Republicans and Democrats outlined separate deficit-reduction proposals Monday afternoon, pushing ahead with bills that have a questionable chance of passing as the showdown over the debt ceiling intensified.
With negotiators unable to strike a bipartisan agreement, President Obama plans to address the nation Monday night at 9 p.m. ET regarding what the White House described as the "stalemate over avoiding default." House Speaker John Boehner is expected to deliver the Republican response after the president talks.
The administration says lawmakers must raise the $14.3 trillion debt ceiling by Aug. 2 to avert that possibility. After talks broke down late last week, party leaders came forward Monday with their own separate plans for dealing with the problem -- faced with a choice, the White House made clear that it backs the Democrats' approach.
Under that plan, put forward by Senate Democratic Leader Harry Reid, Congress would vote on $2.7 trillion in deficit reduction over the next decade, counting about $1 trillion in savings from ending the Afghanistan and Iraq wars. Included in that package would be an increase in the debt ceiling meant to last until 2013.
"Senator Reid's plan is a reasonable approach that should receive the support of both parties, and we hope the House Republicans will agree to this plan," White House Press Secretary Jay Carney said.
Reid said he "would hope" the plan can get a filibuster-proof 60 votes in the Senate.
However, Boehner is pitching his plan as the only product that can get through both chambers.
The Republican plan aims for slightly more in deficit reduction -- about $3 trillion -- but would split the votes into two parts. Congress would first vote for a debt-ceiling hike of $900 billion along with spending cuts worth slightly more, teeing up Congress for another vote next year only after a 12-member committee finds another $1.8 trillion in deficit savings. The plan would also require both chambers of Congress to vote on a balanced-budget amendment and cap discretionary spending.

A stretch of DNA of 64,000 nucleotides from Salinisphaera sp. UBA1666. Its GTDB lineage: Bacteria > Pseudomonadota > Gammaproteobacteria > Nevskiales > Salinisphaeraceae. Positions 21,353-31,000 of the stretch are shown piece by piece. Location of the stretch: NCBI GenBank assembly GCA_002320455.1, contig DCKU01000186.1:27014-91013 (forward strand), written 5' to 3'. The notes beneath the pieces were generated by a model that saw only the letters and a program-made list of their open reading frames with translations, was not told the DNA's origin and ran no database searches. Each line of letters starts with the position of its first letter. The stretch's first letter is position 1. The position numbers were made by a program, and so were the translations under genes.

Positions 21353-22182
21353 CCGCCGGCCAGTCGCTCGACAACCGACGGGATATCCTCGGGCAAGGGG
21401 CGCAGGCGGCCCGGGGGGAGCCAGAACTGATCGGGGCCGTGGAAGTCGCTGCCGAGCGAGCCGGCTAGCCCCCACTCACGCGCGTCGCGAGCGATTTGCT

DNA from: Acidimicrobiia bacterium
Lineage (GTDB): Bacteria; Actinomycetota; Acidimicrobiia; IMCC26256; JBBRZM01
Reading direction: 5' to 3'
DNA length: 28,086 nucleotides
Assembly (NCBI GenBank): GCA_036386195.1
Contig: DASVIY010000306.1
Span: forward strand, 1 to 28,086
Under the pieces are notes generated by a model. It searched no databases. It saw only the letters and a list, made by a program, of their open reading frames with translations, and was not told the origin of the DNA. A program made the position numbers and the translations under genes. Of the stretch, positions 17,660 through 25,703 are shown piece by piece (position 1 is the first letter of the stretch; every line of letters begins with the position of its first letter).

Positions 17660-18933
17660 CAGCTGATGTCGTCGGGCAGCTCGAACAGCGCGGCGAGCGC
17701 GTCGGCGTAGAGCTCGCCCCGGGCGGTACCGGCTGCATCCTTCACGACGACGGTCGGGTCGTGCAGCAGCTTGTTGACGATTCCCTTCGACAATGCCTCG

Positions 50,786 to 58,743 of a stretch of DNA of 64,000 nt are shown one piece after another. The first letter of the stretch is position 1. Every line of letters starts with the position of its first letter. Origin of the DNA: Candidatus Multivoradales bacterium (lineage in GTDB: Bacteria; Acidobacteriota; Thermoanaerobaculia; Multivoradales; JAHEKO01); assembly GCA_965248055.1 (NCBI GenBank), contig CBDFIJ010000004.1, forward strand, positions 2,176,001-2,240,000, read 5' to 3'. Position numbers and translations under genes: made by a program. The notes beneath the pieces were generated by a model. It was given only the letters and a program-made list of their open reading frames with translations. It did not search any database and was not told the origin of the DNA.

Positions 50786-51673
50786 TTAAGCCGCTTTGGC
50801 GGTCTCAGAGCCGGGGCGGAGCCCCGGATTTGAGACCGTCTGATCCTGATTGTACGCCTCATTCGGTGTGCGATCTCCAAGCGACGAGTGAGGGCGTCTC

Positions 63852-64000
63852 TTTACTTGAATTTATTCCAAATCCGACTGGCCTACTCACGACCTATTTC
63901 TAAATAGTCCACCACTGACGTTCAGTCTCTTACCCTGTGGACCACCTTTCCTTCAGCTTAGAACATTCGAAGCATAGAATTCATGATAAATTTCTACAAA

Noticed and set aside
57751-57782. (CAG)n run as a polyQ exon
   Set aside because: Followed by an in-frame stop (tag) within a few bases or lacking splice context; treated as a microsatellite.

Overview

Faced with some conservative grumbling, Boehner said Monday that the plan is "less than perfect."
However, he claimed the proposal can pass both chambers and urged Congress to act.
"Time's running short," he said, effectively daring Obama to veto it should it clear Congress. "It would be irresponsible for the president to veto such legislation, because it is a common-sense plan and will help us avoid default."
Boehner may indeed see a path to pulling his latest proposal through Congress. A Republican aide told Fox News that the reason the two sides could not come together over the weekend was because the White House -- not the Senate -- objected. The aide claimed Boehner and Senate Republican Leader Mitch McConnell were originally in agreement with Reid on the "general framework" for the two-stage plan that started to come together Monday.
But the aide said, "the president said 'no'" when Reid presented the plan to him. Afterward, both Reid and the White House were saying they oppose any short-term plan.
If the government's authority to borrow money isn't renewed by Aug. 2, the administration says the scenario would risk a first-ever federal default, with higher interest rates and other devastating effects cascading through the entire economy. However, recent higher-than-expected revenues to the Treasury could push that date back a week or so.
Both Boehner and Reid were hoping that by presenting their competing plans, they would demonstrate a seriousness that could prevent the world's financial markets from panicking and punishing the U.S. by demanding higher interest rates for the huge amounts of cash it must constantly borrow.
World markets fell Monday, starting in Asia and spreading to Europe. Futures augured losses on Wall Street, though a 100-point sell-off, or something in that range, is not considered a run on the market.
The Associated Press contributed to this report.